How do you determine whether neurons involved in recognizing a smell are also involved in or correlated with curiosity of that smell and whether it holds information?
We can identify which neurons are activated by an odor using microscope images of a particular fluorescent protein inserted into neurons. Because we can see which neurons fire in response to a smell, we can ask whether different cells are activated in the mouse’s cerebral cortex when the smell signals the possibility of information versus when it does not.
We can also silence or activate the particular brain pathways we think might be involved in driving this curiosity and ask if those pathways play a causal role in the choice of information.
How did your own curiosity lead you to neuroscience?
As an undergraduate, I worked in a lab where we wanted to understand, genetically, what makes humans unique. We looked for brain-specific genetic differences between humans and other primates, so I’ve always been fascinated by the question of how a physical object embodies a mind and consciousness and a drive to understand the world.
In graduate school, I set out to study molecular biology, but then I learned about all of the discoveries being made in neuroscience. It seemed like such an exciting field, and I wanted to be a part of that. That was the first time that I took formal neuroscience classes, and I switched my training rotations to neuroscience. I remember watching fruit flies’ courtship under a microscope for the first time and thinking about how we knew and could, in a way, control the 2,000 neurons that make the insects do that complicated behavior. That was really amazing.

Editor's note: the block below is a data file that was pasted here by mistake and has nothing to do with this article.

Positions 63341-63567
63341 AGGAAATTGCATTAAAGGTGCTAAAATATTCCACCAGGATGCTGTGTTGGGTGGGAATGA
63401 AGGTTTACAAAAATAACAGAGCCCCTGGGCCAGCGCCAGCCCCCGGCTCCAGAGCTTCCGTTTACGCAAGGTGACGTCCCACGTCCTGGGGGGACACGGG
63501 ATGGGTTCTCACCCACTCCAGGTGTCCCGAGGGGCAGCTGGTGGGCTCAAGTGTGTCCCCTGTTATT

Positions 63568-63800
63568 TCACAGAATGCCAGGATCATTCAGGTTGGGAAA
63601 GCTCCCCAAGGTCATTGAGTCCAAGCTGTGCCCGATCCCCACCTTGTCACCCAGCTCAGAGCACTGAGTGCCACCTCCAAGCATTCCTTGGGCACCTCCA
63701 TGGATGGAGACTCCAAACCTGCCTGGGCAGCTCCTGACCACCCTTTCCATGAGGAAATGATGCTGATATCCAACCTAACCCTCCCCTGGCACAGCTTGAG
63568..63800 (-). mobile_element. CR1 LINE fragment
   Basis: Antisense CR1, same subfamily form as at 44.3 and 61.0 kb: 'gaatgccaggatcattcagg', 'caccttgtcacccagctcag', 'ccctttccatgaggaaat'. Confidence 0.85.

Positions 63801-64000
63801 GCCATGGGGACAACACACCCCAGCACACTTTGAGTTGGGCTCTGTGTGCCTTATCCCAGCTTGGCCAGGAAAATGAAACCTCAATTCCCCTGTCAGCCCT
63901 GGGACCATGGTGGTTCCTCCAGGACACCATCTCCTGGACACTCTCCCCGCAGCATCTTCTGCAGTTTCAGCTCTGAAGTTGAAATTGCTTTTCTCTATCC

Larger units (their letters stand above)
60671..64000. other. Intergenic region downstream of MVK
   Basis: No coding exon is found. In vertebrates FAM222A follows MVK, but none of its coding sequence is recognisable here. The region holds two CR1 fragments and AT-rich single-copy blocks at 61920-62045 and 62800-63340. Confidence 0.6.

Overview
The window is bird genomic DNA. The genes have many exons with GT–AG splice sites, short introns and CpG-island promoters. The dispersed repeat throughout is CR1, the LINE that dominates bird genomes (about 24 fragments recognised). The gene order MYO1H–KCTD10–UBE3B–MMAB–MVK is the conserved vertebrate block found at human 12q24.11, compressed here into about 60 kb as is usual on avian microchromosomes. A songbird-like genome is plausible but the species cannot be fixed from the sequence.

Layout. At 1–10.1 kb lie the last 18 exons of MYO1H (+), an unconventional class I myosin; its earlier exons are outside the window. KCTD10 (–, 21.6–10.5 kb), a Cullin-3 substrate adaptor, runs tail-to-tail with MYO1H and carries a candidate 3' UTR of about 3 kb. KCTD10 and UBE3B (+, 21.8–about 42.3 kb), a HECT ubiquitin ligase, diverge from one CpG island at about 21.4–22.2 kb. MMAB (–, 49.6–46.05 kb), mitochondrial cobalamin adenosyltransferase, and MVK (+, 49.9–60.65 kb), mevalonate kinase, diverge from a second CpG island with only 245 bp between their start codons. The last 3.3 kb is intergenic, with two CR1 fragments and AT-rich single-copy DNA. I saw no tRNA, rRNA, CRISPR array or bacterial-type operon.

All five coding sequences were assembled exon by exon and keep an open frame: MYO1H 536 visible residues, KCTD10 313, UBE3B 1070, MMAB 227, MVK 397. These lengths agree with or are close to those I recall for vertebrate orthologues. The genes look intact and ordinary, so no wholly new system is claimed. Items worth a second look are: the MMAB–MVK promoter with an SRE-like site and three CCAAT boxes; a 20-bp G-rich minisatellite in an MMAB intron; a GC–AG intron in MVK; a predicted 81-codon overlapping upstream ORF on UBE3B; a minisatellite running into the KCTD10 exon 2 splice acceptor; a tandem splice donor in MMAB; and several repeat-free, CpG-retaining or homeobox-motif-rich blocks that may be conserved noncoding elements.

Before going to graduate school, you worked as a management consultant in the biotechnology industry. How has that experience shaped your career?
My graduate school adviser likes to say that, unlike most scientists who spend their entire lives in the captivity of academia, I’ve been out in the wild. Working in the ‘real world’ was really helpful in terms of learning how to work in a team. But mostly it made me appreciate how lucky I am to be an academic scientist. I have so much gratitude toward the taxpayers and other funders for allowing me to think deeply about the brain and how it works, and I really want to be able to do something meaningful with the opportunity.
What questions about the brain do you hope to see answered during your career?
So much about the brain is still mysterious, but one of the big questions is how information is transformed within a neural circuit. We know there are electrical and molecular signals, but what’s the code? Knowing that would be the first step toward understanding the brain in the same way that we understand an electrical circuit or a computer, where we actually know how information processing is accomplished.
Personally, I would also love to know more about the extent to which seeking information is the motivation for animals to do things. Curiosity is starting to seem like an important motivation for learning. If we can understand more about how it works, maybe we can encourage it.